5. Never use a single detail when 85 will do. Bray, as she informs us in the acknowledgements, did copious research in preparation for this series. Unfortunately, it shows, and not in a good way. Her idea of evoking Jazz Age New York City involves hitting the best-known highlights of the period and hitting them repeatedly. A typical chapter in The Diviners includes flappers, bee’s knees, a hot tomato, the berries, the cat’s pajamas, Bolsheviks, Wobblies, Sacco and Vanzetti, the Klan, Langston Hughes, Lost Generation malaise, speakeasies, police raids, Zeigfield girls, Rudolph Valentino, etc., etc., and then all of these elements mentioned again at least five times elsewhere in the book. Bray does not write with parsimony or suggestiveness. She writes with anvilicious brute force, and it’s painful.

Bray’s worst offense appears in her use of 1920s slang. Evie cannot say a sentence without at least two period terms. I’m not talking about period terms that remain intelligible today, like “baby” for “sweetheart,” “heebie jeebies” for “goose bumps” or “nifty” for “great.” I’m talking “cheaters” for “glasses,” “chin music” for gossip and “giggle water” for “booze.” Bray seems to go out of her way to toss about terms that do not remain intelligible today, thus giving the impression that the 1920s were a strange place where people spoke a foreign language. The indiscriminate slang slinging does not impede my understanding, but it’s certainly distracting. It’s also a huge irritation. I positutely swear — if Evie says, “You betski” one more time, I’m going to beat it and get ossified, since that’s much niftier than this baloney. I’m under the distinct impression that Bray set The Diviners in the 1920s merely because she thought it was cool.

6. Use the wrong word. As I wrote above, the antagonist of the book is referred to as Naughty John. To me, “naughty” means “bratty” or “mischievous,” sometimes “risque.” It is entirely too mild a word to describe a creepy, merciless weirdo who kills people and eats their selected body parts in a bid to gain immortality and rule the world. Wicked John, Evil John, Creepy John, Cannibal John, even the rather generic Bad John — all of these would work. Naughty John just makes the guy sound less evil and more silly.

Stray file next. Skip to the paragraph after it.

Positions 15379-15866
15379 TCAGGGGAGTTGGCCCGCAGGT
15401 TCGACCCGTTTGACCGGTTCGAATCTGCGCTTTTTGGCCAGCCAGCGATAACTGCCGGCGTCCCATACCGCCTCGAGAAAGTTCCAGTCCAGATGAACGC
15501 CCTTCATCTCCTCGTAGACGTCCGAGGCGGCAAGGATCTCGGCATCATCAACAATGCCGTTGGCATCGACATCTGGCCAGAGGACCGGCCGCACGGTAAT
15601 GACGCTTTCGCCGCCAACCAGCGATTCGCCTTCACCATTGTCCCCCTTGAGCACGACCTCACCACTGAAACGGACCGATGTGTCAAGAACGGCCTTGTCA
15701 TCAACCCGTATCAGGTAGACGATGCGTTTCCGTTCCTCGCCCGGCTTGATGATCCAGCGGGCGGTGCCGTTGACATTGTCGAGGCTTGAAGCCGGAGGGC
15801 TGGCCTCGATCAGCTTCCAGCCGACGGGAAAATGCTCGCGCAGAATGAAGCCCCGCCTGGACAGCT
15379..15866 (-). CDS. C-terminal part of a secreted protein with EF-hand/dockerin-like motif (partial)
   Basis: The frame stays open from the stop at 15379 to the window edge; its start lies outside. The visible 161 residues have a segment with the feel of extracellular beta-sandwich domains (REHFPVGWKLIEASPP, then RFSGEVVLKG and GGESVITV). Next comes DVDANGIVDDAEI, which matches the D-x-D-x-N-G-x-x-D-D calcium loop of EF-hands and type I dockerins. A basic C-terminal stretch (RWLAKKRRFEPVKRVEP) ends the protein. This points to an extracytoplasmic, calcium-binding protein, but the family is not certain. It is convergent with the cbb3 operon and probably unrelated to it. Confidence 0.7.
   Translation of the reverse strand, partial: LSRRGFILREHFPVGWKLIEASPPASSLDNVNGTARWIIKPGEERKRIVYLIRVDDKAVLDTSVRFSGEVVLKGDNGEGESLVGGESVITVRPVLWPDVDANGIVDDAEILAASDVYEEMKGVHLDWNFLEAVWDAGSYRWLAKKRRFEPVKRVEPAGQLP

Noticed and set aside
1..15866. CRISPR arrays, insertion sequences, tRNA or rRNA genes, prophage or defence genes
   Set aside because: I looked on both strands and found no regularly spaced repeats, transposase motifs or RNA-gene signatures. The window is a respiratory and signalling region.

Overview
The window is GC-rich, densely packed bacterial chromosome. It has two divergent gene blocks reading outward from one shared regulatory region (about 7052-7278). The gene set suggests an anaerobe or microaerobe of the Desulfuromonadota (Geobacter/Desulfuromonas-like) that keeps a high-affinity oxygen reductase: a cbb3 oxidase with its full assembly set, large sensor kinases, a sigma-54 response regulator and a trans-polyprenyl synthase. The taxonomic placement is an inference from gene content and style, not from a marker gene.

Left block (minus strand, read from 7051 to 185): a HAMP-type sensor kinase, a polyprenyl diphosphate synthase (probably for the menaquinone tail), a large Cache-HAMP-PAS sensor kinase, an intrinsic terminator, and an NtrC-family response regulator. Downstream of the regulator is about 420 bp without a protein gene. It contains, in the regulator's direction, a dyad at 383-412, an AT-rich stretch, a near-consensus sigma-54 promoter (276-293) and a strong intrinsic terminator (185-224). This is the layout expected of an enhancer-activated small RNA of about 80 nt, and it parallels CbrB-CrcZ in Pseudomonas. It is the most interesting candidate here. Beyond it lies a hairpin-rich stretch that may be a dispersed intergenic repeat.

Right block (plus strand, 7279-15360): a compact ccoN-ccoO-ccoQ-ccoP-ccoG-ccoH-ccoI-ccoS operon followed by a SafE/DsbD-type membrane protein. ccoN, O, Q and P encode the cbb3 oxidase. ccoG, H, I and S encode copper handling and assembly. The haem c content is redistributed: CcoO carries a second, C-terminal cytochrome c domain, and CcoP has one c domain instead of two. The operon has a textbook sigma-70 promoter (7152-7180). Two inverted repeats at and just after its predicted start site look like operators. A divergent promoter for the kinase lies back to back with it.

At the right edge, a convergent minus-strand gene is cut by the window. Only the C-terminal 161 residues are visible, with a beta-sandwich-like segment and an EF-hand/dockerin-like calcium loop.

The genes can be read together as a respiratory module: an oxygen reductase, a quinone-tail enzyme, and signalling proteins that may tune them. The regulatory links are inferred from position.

7. End abruptly, in the middle of a scene, without resolving anything. I know about the narrative requirements of trilogies, as well as the narrative requirements of cliffhangers. In trilogies, the first book almost always sets up the major players and storylines, resolving some important B plots by the end, while leaving the larger A plots for future development. In cliffhangers, the story builds up enough tension to draw the reader in, then frustrates their expectations by cutting off at or just before the climax, thus forcing the reader to wait for the next installment.

All of this is to say that the end of The Diviners is neither appropriate for a first book of a trilogy or a cliffhanger. It resolves no significant B plots, thus depriving readers of any intermediary satisfaction and sense of reward that would propel us to continue with the series. It also does not cut off at a moment charged with suspense. It ends when Evie kisses Jericho in an attempt to forget for a moment the impending doom of unresolved plotlines. I have to assume that this passes for a conclusion since Bray, exhausted from larding her doorstop with 1920s slang, had no energy left for an actual ending.